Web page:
Over the past 6 months temperatures have slowly taken on a new meaning to me. I’ve adjusted my Fahrenheit brain to recognizing 30 as hot and 20 as a lovely day. I’ve learned a Melbourne 3 feels a heck of a lot like a North Carolina 15, and anything below zero here might as well be frozen tundra weather because I will NOT be going out in it. While I’ve finally learned the Celsius scale, and even swapped my iphone to the new system, I’ve recently started to take notice of a much more mentally taxing weather woe of Melbourne-the seasons here are completely and utterly flipped.
Ok, before you go off at me for stating the obvious, and discovering a “known” fact, hear me out. Before I came to Australia, I obviously knew the seasons here were reversed as compared to the states. I’d heard of “Christmas in July,” and I knew that come December I’d be trading my usual white Christmas for a very sunny, sandy one. However, knowing this and experiencing it are two very different things.
Being an international also poses its own unique challenges in relation to this topsy-turvy weather. Whilst I experience frigid winds, gloomy drizzles and overcast skies in my Melbourne winter, my friends and family back home are cheerfully posing in their bikinis whilst lounging beach-side with fruity umbrella drinks. So strong is my weather envy that I’ve joked on more than one occassion about avoiding social media through my winter months.
Taken my weather-induced trauma a step further is that while I expected the switcheroo for my winter and summer seasons, and even came here thinking a sunny sandy Christmas could be good fun, I didn’t even consider the months in-between. The end of August, for me, has always marked the start of cooling Fall weather. The transition into September was welcomed cheerfully as North Carolina summers could be quite brutal with intense heat waves lasting for weeks at a time. Besides, it’s no secret that Fall is one of my favorite seasons. Septembers, Octobers and Novembers back home were full of red and orange leaves taking over the trees, bonfires, pumpkin flavored everything, hoodies, state fairs, haunted mazes, jack-o-laterns and Thanksgiving turkeys. I loved hitting up the local market to find cinnamon scented broomsticks to fill my apartment with the “smell” of fall, and my table was always adorned with at least 2-3 pumpkins by the time October rolled around.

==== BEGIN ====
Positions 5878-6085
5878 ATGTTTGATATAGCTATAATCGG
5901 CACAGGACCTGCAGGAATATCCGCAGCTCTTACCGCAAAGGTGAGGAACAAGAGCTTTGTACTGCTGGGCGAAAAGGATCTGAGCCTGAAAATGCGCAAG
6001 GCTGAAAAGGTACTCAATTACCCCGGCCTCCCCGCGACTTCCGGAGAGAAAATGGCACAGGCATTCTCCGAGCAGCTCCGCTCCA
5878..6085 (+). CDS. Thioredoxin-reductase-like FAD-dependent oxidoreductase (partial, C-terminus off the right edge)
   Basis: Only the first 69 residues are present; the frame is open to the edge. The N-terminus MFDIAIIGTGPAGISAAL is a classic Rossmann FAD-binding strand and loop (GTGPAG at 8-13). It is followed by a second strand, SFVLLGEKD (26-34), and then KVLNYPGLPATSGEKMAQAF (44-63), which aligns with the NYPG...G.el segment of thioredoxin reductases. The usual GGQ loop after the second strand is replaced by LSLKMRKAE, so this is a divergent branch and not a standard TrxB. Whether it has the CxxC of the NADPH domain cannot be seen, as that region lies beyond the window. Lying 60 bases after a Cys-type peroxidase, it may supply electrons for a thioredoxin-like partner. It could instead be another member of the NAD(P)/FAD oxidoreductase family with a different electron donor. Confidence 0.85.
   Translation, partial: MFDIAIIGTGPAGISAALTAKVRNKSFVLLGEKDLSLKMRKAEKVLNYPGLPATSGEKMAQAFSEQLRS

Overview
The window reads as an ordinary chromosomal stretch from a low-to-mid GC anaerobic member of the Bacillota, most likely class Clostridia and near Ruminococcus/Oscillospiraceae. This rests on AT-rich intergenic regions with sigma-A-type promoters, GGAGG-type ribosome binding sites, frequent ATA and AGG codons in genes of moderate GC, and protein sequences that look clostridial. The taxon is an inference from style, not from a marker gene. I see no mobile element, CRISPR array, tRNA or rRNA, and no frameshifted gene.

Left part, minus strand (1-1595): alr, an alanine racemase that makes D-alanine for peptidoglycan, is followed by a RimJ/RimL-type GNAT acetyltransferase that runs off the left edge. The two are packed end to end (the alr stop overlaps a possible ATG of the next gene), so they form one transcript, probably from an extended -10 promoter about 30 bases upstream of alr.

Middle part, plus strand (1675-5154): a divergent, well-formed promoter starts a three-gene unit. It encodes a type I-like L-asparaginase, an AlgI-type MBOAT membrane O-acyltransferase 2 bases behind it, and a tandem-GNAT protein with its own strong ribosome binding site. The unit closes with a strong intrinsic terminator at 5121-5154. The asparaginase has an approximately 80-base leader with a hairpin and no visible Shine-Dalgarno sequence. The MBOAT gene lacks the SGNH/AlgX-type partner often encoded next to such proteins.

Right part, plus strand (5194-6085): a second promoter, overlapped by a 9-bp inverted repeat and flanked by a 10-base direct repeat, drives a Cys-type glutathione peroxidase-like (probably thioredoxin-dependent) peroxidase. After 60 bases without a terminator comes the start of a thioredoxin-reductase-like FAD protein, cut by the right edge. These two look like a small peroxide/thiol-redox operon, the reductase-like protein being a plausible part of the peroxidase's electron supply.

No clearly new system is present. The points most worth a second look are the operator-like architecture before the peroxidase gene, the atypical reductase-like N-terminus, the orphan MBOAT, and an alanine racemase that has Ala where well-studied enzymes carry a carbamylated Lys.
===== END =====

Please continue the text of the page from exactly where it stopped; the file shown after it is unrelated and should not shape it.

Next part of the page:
I imagine everyone has these types of emotional ties to certain times of the year. I guess on some level I knew of my attachment to fall, but now that I’ve “lost” that season, it’s taken on a much deeper meaning. Ok, I know that I haven’t actually lost the season. Obviously in the most literal sense, Fall still exists, it’s just been misplaced at the start of the year. So I may not have lost the season, but I did lose the connection between the season and the time of the year. I also more recently made the horrifying discovery that Halloween is not a “thing” here…And when you talk about pumpkin carving you are met with “she’s a crazy person” stares.
While these realizations have obviously been quite a shock to my system, I’ve accepted them as a challenge. I may not be able to find the giant perfect-for-carving pumpkin on a pumpkin patch hayride like when I was back home, but I can surely find A pumpkin somewhere in this country that I can slice and dice into a makeshift sort of jack-o-lantern. I may not be able to show everyone in Australia the amazingness that is a proper Halloween themed party, but I can surely convince some friends to dress up, eat good food, and enjoy some Halloween festivities. And I definitely won’t be sitting at home surrounded by my family for Thanksgiving (a holiday I have never missed), but I can surely round a few people together for a friendsgiving to share some delicious, homey, American dishes (who doesn’t love a good pumpkin or apple pie?).
There are many days here when I completely forget that I am in Australia because life here is just, well, life. But then there are those days when you realize the things you have always just accepted as givens, are no longer givens. The norms are not the norms. Your life becomes a constant state of adjusting to a new normal. And as with most things in life, you have two choices. You can choose to be bogged down by the differences and overwhelmed by the unknown, or you can take it as a challenge. Sure, my home country had holidays and traditions that have always and will always have a special meaning to me, but that doesn’t mean that what I have here will be any less. Every day, every month, every holiday, tradition and norm will be redefined and reshaped by my experiences here. I’m not losing something by being here and not home. I’m adding a whole new layer of depth to how I have always experienced my holidays and seasons.
The holidays away from home will be hard. I know they will be, even though I am months away from facing the reality. I hope when the time comes that I can keep my same big picture perspective that I am preaching now, but who knows. For now though, I’m choosing to look at it as an adventure. I won’t be bogged down by the differences. So go on and keep posting those August summer pictures my friends, because come December I will happily be sharing beautiful pictures of my Melbourne Winter Summerland.